By late October 2007 Jake had been at Walter Reed Army Medical Center
for about a year. He was among a slowly changing roster of two dozen se-
verely injured U.S. soldiers and their family members all living at the non-
profit Fisher House, a privately managed communal house for injured or
ill soldiers and their families within the gates of Walter Reed.1 Though the
Fisher Houses were originally built with previous generations’ slowly aging
veterans in mind, they were now almost entirely devoted to young soldiers
like Jake who had been suddenly, dramatically, and grievously wounded
in Iraq and Afghanistan and to the family members tensely pulled to their
sides. Jake was one of hundreds of other injured soldiers living at Walter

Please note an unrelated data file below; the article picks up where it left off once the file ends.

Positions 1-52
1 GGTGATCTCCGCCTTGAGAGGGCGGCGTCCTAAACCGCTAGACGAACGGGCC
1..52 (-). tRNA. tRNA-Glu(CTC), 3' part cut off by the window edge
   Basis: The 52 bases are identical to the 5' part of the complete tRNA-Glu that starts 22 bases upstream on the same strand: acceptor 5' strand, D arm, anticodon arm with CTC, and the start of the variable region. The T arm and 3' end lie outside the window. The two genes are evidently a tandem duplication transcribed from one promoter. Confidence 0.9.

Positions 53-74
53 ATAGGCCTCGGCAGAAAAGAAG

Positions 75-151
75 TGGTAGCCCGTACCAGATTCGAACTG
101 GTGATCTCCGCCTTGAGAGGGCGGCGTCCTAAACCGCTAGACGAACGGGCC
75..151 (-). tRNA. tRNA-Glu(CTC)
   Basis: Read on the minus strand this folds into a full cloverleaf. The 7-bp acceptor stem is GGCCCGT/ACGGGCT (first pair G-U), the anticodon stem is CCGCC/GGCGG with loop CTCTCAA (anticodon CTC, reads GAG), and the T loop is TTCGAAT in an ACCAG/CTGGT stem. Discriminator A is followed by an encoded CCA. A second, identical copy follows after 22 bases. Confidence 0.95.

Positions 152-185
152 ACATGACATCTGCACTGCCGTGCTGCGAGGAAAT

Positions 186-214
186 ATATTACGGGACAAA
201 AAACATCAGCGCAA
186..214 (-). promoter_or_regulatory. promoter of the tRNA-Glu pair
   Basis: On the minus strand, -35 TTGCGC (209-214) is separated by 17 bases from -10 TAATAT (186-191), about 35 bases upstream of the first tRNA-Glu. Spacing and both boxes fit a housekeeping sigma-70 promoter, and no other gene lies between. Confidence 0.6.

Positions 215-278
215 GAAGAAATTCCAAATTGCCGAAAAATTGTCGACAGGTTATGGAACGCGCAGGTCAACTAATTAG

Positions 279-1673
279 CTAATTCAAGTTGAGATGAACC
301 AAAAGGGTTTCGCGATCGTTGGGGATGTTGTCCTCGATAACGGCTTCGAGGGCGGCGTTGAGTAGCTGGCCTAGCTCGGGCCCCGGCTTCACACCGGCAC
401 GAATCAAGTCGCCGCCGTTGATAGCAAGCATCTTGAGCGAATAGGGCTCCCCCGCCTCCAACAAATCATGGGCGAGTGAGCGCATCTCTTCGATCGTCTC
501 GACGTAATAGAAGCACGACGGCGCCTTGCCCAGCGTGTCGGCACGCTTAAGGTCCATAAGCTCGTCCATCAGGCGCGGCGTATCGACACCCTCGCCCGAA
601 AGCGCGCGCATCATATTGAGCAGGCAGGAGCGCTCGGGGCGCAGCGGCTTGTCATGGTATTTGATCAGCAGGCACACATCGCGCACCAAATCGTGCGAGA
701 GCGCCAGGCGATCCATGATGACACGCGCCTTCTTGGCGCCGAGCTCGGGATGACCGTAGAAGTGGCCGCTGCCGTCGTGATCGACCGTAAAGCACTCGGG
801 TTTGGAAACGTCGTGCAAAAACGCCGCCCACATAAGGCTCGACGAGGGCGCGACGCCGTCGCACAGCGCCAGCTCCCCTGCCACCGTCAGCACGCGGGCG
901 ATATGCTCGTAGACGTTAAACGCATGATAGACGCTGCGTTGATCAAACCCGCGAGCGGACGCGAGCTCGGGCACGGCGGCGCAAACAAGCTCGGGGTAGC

Reed, most of them in the on-post Mologne House hotel, whose accom-
modations were much less well suited to the ongoing projects of remaking
domestic life under way at Walter Reed. The small proportion of injured
soldiers unattended by family members lived in the barracks of Abrams
Hall. Their kin had remained in or returned to their various domestic else-
wheres, and regardless of the attachments or fraternities in which these
soldiers’ lives might be enmeshed, at Walter Reed such soldiers were col-
lectively referred to as “single.”2
But Jake’s situation was by far the more
common. Like Jake, most soldiers at Walter Reed were attended by a brother
or a wife, a girlfriend or a parent, some intimate relation whose sustained
presence enervated the institutional space of Walter Reed with the nervous
conditions of domestic dramas. All of this marked a departure from earlier
eras, when it was only the likelihood of an injured soldier’s death that
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